The Institute for Astronomy (IfA) was founded at the University of Hawaii (UH) in 1967 to manage the Haleakalā Observatories on Maui and the Mauna Kea Observatories on the Big Island, and to carry out its own program of fundamental research into the stars, planets, and galaxies that make up our Universe. One of eleven research institutes within the University of Hawaii, it has a total staff of over 300, including about 55 faculty. Most staff are based at our IfA-Mānoa building, located in the city of Honolulu on the island of O‘ahu. Some are located on the neighbor islands, at our IfA-Hilo and IfA-Maui buildings.The Institute has an annual budget of $20 million, including $15 million in grants from the federal government.
The Institute for Astronomy is one of the world's leading astronomical research centers. Its broad-based program includes studies of the Sun, planets, and stars, as well as interstellar matter, galaxies, and cosmology. Most IfA astronomers use the giant telescopes atop Mauna Kea and Haleakalā to collect faint visible light, including infrared and submillimeter radiation, from distant objects. They also use and support space observatories, such as the Hubble Space Telescope and Chandra (an X-ray astronomy satellite), to make observations that cannot be made from the ground.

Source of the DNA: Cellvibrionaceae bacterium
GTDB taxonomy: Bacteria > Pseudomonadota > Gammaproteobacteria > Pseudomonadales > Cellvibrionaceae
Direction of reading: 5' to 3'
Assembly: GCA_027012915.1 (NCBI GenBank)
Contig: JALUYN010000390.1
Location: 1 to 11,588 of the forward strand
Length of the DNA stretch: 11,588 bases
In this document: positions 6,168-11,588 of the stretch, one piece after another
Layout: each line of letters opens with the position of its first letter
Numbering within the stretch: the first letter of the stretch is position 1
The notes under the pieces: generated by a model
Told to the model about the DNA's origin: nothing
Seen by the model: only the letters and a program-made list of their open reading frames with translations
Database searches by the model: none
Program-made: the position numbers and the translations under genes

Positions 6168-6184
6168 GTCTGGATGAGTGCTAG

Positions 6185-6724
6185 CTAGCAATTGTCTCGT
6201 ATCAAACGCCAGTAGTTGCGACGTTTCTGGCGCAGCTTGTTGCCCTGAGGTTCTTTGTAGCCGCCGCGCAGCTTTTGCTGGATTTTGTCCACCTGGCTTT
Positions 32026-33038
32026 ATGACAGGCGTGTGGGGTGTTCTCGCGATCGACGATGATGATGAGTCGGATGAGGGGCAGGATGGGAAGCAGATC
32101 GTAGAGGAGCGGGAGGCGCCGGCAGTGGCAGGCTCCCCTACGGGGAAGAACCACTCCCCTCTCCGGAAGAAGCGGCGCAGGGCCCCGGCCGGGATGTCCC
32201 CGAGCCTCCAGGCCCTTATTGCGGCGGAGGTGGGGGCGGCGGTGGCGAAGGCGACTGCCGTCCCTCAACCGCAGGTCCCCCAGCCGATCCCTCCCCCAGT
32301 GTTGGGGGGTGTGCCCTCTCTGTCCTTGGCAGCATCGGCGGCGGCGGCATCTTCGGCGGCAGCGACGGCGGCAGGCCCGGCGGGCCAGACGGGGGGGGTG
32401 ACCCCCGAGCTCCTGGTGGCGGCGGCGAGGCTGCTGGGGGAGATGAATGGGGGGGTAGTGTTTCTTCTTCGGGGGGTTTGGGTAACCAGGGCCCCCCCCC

The Institute has close links with the UH Mānoa Department of Physics and Astronomy through the astronomy graduate program, which has about 40 students working for their MS and PhD degrees. IfA faculty also teach many introductory astronomy courses on the Mānoa Campus. In August 2014, the UH Board of Regents approved new bachelor's degrees in astronomy and astrophysics.
During the last thirty years, the state of Hawaii has become the most sought-after location in the world for the construction of large ground-based telescopes. The focal points for this construction are the 3,000-meter peak of Haleakalā on Maui and the 4,200-meter peak of Mauna Kea on the island of Hawaii (the "Big Island"). The remarkable clarity, dryness, and stillness of the air above these isolated high-altitude sites led to the commissioning by the University of Hawaii first of the Mees Solar Observatory at Haleakalā on the island of Maui in 1963 and then of the 2.2-meter Telescope on Mauna Kea on the Big Island of Hawaii in 1970.